4268d-6060316_4066480_lz-1There is security here, of the eternal kind. I cannot become unsaved again. My life is hid with Christ in God. There is blessing here, numerous and rich. Who hath blessed us with all spiritual blessings in heavenly places in Christ. (Ephesians 1.3) The Father has given everything to the Son, and since I am in Him I share in all of that. (Romans 8.16-17) There is peace and unity with other’s of God’s children here. Since I am in Christ and you are in Christ we are close to each other. (Ephesians 2.11-19, Galatians 3.26-28) I could go on and on and on.

I do not deserve to be on that Old Testament Table, pure, presented to Jehovah. I do not deserve to partake of that New Testament table, pure, celebrating my (comm)union with Christ, the Bread of Life. But I am and I do. And I sure am glad.

Sunday, October 7, 2018

The Laver

The Tabernacle 4

Note: These kinds of studies, types and figures, et al, often find one man slightly disagreeing with another. If you disagree with my conclusions in this series and your disagreement is an educated one I welcome hearing it. Perhaps you may help me. Hopefully, along the way, I will help you too.

Exodus 40:30–32
30 And he set the laver between the tent of the congregation and the altar, and put water there, to wash withal.
31 And Moses and Aaron and his sons washed their hands and their feet thereat:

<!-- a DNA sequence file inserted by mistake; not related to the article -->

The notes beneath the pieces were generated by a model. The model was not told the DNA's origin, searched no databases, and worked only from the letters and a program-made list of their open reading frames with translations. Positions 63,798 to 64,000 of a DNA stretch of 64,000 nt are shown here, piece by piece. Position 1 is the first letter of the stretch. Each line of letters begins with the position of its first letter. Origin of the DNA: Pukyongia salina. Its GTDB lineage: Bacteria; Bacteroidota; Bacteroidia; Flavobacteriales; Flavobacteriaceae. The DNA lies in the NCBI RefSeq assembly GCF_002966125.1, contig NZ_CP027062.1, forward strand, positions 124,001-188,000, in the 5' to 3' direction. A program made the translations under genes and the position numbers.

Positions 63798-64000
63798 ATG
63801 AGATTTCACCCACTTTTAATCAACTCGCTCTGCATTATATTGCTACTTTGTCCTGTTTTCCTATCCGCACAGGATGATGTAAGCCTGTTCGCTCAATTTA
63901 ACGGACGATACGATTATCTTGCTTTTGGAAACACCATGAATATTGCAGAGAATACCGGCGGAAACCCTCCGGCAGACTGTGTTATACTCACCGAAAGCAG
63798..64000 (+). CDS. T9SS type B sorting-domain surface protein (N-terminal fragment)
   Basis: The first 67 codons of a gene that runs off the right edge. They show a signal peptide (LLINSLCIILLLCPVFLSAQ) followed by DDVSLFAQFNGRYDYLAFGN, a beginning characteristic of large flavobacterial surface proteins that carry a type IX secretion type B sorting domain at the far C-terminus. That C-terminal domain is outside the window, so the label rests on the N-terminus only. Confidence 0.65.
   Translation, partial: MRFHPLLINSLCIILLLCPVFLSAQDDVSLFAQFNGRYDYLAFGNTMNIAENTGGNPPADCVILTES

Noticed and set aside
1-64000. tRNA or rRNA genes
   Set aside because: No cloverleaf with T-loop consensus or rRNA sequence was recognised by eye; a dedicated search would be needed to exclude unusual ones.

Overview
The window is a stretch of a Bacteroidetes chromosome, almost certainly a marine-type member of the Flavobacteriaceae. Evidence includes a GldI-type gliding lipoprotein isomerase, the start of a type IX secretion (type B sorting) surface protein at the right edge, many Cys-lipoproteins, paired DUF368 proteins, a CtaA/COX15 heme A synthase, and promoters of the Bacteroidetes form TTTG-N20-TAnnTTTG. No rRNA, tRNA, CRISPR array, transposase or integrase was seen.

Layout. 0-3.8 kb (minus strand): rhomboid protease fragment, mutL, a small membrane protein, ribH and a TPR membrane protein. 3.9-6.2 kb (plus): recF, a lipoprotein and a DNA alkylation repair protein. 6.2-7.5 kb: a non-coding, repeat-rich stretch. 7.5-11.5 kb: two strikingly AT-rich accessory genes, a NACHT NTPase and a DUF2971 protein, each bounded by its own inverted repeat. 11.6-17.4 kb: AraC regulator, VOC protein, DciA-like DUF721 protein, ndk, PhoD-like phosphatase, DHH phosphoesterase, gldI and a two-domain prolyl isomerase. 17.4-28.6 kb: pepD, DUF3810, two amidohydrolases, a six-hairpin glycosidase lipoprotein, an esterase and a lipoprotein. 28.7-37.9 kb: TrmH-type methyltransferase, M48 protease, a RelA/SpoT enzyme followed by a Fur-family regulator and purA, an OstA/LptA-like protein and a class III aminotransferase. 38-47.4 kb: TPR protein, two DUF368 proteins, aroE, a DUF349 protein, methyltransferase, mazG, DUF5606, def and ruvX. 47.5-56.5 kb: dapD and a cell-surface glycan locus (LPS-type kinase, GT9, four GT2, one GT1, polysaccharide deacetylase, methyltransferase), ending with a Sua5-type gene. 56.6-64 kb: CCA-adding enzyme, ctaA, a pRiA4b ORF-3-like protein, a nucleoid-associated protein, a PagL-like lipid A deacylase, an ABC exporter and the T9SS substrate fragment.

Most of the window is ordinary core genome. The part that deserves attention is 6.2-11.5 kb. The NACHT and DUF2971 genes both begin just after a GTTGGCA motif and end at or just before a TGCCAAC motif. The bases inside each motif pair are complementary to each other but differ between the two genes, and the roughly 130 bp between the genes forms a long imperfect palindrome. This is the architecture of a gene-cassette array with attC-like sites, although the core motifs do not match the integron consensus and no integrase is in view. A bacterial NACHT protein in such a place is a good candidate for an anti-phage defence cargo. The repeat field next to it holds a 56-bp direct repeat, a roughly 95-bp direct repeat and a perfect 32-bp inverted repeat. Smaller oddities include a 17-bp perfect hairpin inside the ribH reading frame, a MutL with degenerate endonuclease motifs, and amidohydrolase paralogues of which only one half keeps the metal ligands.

32 When they went into the tent of the congregation, and when they came near unto the altar, they washed; as the LORD commanded Moses.

bronze-laver-priestOffering sacrifices is a bloody business. Practically speaking, having a source of water near at hand helps tremendously in cleaning up. As the old saying goes, cleanliness is next to godliness, and that was never more true than it was for the Jewish people. Leviticus, the priestly manual of operations, emphasizes the necessity of moral and physical and ceremonial cleanliness constantly. This emphasis found a ready heart in the Jewish religion of the Old Testament, and in this culture a laver – a wash basin set on a pedestal – makes perfect sense. What was it for? The answer is simple: cleanliness.

There is here, however, more than meets the eye, for the Laver was used by the priests two ways. First, it was used by them on their commissioning to wash themselves in entirety. (Exodus 40.11-16) Second, it was used by them on a daily basis to wash their hands and feet only. (Exodus 30.19-20)

I find clear parallels to these two uses in the New Testament. First, we are to be washed entire, cleansed of our sin, upon salvation. Paul calls this in Titus 3.5 the washing of regeneration and in Corinthians 6.11 says the same: And such were some of you: but ye are washed, but ye are sanctified, but ye are justified in the name of the Lord Jesus, and by the Spirit of God. Both of these clearly liken salvation to be cleansed wholly via water.